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Thursday, August 17, 2006
NHL "Stealing" Russia's Star Hockey Players?

There's an interesting story released this week on as well as in USA Today about hockey star Evgeni Malkin, who bolted from his Russian professional hockey league team, the Metallurg Magnitogorsk, last Saturday after it arrived for training camp in Helsinki, Finland. Malkin is widely considered the best in the world not currently playing in the NHL. Malkin's agents in the U.S. will not confirm where he is at the moment, though they believe he is "out of harm's way". This is good news for the Pittsburgh Penguins because, although Malkin is currently under contract with Metallurg, they own the rights to Malkin here in the States as he was their No. 2 overall pick in the 2004 draft. Now that he is out of Russia, Malkin is expected to sign with the Penguins, if he hasn't already done so, and report to their rookie camp. However, Metallurg general director Gennady Velichkin is threatening legal action against the Penguins: "We all are really shocked by his departure and we will take legal actions against the NHL club Penguins from Pittsburgh. Americans like to speak about democracy and teach the whole world how to live but engage in sport terrorism and simply steal people."

In the U.S., it is well established that if a player under an existing contract "jumps ship" and signs a contract with another team in a different league, the team that loses the player would generally have two claims. First, the team could sue the player for breach of contract and seek a court order by way of a "negative injunction" to prevent the player from playing for the new team. Second, the team could sue the new team on a tort claim for intentional interference with contractual relations if the new team signs (or attempts to sign) the player to a contract that overlaps with the player's term under his existing contract. However, the new team is not prohibited from negotiating a contract with the player for a term to commence after the expiration of the term under the player's existing contract because, from a policy standpoint, courts are sympathetic to the defendant's right to compete with the plaintiff for the personal services of others.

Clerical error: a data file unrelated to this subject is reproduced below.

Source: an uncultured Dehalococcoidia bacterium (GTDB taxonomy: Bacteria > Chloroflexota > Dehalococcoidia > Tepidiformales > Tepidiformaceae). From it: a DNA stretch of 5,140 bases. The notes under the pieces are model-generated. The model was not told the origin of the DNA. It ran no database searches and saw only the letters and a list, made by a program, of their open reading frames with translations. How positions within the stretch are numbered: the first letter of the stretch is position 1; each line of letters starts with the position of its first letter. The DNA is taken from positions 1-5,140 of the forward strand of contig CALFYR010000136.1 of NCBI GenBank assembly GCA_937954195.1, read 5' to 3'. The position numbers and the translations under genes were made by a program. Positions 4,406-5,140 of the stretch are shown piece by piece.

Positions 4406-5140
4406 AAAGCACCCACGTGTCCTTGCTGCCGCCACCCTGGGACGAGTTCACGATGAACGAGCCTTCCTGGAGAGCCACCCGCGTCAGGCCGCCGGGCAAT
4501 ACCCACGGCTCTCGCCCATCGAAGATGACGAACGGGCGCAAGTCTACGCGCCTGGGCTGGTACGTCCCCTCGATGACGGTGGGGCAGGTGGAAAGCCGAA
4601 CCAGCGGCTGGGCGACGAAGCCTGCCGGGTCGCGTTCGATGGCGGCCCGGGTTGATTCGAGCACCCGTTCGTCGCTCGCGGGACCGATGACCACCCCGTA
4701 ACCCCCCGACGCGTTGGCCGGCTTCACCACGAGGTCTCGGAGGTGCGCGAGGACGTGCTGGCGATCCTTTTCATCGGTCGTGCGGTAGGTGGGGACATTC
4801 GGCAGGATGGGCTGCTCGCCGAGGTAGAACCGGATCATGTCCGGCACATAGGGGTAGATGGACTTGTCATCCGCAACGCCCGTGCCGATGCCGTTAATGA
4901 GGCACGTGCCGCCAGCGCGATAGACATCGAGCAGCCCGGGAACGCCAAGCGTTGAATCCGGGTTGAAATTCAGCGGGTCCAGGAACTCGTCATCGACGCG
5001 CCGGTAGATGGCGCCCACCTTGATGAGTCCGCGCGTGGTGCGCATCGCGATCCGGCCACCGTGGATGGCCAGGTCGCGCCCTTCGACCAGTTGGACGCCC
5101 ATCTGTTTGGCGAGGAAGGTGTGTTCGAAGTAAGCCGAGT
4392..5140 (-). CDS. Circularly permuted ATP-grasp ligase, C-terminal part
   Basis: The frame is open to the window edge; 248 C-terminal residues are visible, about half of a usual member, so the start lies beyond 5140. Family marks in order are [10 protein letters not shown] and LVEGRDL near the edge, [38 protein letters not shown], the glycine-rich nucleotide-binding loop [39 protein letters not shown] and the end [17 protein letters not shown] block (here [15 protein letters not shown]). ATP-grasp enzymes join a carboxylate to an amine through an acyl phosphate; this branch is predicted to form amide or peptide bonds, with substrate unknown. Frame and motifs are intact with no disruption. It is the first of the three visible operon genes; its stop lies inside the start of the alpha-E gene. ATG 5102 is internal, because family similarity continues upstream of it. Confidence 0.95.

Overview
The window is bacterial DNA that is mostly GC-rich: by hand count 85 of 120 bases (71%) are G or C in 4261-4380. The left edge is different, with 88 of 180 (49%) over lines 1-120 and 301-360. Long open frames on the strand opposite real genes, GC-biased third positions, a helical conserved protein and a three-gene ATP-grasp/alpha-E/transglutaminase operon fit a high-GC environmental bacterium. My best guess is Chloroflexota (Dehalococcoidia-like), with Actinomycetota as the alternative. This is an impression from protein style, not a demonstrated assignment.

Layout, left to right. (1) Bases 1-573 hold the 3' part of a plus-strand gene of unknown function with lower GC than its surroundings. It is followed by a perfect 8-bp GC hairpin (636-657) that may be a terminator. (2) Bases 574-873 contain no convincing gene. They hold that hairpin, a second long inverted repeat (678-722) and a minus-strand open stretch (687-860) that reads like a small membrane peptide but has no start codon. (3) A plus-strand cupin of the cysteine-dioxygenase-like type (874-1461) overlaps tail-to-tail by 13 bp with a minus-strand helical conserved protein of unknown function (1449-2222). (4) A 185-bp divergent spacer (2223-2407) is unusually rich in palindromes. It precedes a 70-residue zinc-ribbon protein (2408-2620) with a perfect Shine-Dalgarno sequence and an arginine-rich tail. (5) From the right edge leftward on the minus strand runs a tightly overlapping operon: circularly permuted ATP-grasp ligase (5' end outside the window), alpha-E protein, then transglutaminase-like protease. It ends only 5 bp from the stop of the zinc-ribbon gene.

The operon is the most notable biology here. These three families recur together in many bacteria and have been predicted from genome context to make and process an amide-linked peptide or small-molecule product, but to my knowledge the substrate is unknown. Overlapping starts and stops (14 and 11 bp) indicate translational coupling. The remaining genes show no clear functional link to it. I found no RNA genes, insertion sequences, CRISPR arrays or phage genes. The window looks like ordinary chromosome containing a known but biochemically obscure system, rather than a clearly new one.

So this situation presents an interesting international sports law issue because the two teams are located in different countries, and each country has its own set of laws governing the issue. One major distinction between the two countries' laws is that Russian law apparently permits any employee under contract, even a professional athlete, to leave his or her job upon giving two weeks' written notice. Thus, unlike in the States, it appears that it might be difficult for Mettalurg to establish a claim against Malkin for breach of contract.

But what about a tortious interference claim against the Penguins? This is a complicated question. Mettalurg would most likely sue the Penguins in a Pennsylvania court and, assuming the court determines that jurisdiction is appropriate, the court would most likely apply Pennsylvania law. It then becomes a factual issue regarding the extent of interference committed by the Penguins. Mettalurg could argue that the Penguins were aware that Malkin was already under contract when they made Malkin their first round draft pick. However, that act alone probably wouldn't rise to the level of tortious interference on the part of the Penguins unless the Penguins also negotiated a contract with Malkin (or his agents) for a term to commence prior to the end of the Mettalurg contract term.